Matignon again delayed the assault by using Commit // Memory on the Cub, while using any and all card draw to dig and dig. He was just trying to earn more time. When he began his seventh turn, he was at 12 life. Healthy but unstable.

The French player laid his seventh land—which was when his deck got dangerous. Matignon tapped out for Approach of the Second Sun, going all the way back up to 19 life. Now the Approach was seven cards down in the library and the Frenchman had presented a clock. Seventh turn, seventh land, seven cards down. 7-7-7.

Manfield had built up a board with Winding Constrictor, Glint-Sleeve Siphoner, and the recently recast Longtusk Cub. He had the tools to race, he just had to decide how best to use them. He drew a card off Siphoner and attacked for 10 damage, after pumping his Longtusk Cub to a 6/6. A post-combat Walking Ballista threatened lethal the next turn. Manfield had decisively put the ball back in Matignon's court.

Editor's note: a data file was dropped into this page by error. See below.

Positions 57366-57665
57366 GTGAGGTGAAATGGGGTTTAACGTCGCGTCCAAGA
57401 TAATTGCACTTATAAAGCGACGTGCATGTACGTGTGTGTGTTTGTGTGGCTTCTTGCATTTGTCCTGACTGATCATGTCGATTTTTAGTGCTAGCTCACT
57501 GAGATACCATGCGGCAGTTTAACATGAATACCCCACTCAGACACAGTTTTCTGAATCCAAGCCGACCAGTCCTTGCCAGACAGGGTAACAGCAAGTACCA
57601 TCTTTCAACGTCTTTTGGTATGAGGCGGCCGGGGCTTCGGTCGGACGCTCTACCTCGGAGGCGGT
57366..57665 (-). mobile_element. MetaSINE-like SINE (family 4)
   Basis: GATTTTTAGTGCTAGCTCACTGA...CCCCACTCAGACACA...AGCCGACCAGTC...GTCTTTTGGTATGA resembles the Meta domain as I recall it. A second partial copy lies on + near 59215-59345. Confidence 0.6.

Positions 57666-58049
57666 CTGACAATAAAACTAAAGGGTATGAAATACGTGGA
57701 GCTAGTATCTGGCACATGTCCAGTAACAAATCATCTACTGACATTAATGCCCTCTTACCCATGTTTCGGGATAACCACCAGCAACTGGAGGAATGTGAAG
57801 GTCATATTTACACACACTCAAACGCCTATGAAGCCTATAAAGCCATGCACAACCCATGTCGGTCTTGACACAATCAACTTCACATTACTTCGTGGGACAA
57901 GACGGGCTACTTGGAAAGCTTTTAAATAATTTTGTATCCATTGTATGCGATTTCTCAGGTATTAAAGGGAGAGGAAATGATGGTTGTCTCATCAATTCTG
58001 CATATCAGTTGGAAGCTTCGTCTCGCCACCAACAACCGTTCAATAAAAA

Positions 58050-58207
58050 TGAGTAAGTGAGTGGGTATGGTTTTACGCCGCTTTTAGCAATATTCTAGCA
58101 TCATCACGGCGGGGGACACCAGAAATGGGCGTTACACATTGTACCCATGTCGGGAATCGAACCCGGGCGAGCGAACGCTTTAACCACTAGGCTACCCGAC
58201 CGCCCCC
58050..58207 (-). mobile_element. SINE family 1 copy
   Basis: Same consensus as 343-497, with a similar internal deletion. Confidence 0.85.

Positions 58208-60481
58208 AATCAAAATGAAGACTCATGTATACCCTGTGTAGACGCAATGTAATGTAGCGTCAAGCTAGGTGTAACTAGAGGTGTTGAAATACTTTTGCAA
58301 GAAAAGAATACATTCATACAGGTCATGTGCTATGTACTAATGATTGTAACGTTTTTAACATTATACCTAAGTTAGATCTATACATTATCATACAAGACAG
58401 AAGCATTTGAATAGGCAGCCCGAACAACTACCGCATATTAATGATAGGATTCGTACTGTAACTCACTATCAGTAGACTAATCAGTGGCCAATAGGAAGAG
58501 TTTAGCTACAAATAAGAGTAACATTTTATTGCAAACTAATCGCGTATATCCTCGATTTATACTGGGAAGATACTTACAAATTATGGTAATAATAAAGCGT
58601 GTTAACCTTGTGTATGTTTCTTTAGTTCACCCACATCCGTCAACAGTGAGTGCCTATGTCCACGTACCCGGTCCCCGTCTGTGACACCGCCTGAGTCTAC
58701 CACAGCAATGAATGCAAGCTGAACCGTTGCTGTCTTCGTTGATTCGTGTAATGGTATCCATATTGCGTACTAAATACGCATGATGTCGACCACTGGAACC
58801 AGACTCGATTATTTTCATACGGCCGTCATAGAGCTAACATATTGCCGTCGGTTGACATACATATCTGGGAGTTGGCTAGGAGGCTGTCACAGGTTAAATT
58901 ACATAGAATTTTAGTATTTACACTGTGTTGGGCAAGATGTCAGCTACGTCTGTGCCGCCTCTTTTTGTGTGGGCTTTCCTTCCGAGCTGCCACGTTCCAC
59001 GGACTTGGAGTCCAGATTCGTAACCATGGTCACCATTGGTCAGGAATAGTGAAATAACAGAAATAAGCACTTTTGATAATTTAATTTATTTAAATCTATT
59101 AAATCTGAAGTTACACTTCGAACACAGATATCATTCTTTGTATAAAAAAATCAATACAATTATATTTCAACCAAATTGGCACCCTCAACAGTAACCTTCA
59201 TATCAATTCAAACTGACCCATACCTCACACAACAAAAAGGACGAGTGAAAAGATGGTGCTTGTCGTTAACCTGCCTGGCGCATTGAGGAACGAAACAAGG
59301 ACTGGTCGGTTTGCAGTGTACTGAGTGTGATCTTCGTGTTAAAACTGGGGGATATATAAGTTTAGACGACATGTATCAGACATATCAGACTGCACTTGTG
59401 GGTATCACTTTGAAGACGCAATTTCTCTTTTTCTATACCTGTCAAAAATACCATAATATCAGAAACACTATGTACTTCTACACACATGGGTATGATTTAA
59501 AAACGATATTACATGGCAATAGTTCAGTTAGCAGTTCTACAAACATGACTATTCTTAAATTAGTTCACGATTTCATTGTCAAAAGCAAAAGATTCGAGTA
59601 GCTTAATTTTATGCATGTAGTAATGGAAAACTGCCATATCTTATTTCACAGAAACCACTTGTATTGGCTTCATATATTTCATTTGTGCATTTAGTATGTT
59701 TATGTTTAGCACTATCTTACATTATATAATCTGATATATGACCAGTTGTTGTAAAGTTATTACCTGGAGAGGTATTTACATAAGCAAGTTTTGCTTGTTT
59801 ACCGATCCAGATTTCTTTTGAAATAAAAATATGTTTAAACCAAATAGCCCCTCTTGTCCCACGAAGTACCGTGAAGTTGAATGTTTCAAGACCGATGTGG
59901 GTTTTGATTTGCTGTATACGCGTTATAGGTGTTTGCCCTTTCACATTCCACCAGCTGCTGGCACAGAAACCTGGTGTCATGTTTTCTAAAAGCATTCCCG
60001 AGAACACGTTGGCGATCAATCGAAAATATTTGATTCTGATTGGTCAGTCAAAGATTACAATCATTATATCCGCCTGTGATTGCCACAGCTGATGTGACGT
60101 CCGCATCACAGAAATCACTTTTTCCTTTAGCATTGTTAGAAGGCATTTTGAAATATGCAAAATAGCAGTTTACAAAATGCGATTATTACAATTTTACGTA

Seth Manfield needed to keep Matignon on the back foot.

Matignon returned serve quickly, passing back to Manfield with almost all his lands untapped. Matignon had tried for a Harnessed Lightning, but to no avail. With two Settle the Wreckages in his hand, his route to survival was clear. Though Manfield would likely play around the first one, he had to hope the second would catch him off guard. If the control player could stave off just enough to clear the board, the winning follow-up Approach of the Second Sun would be within reach.

Manfield cast a Walking Ballista precombat, then attacked with the minimal number of creatures he needed to finish off Matignon—awaiting the Settle the Wreckage. It came and took the Cub and the Siphoner into exile.

Matignon had hopes pinned on the second mass removal spell. As Manfield had deftly avoided the first, he next attacked with just two Walking Ballistas, keeping the Winding Constrictor back. It was the right way to ensure lethal for Manfield the next turn.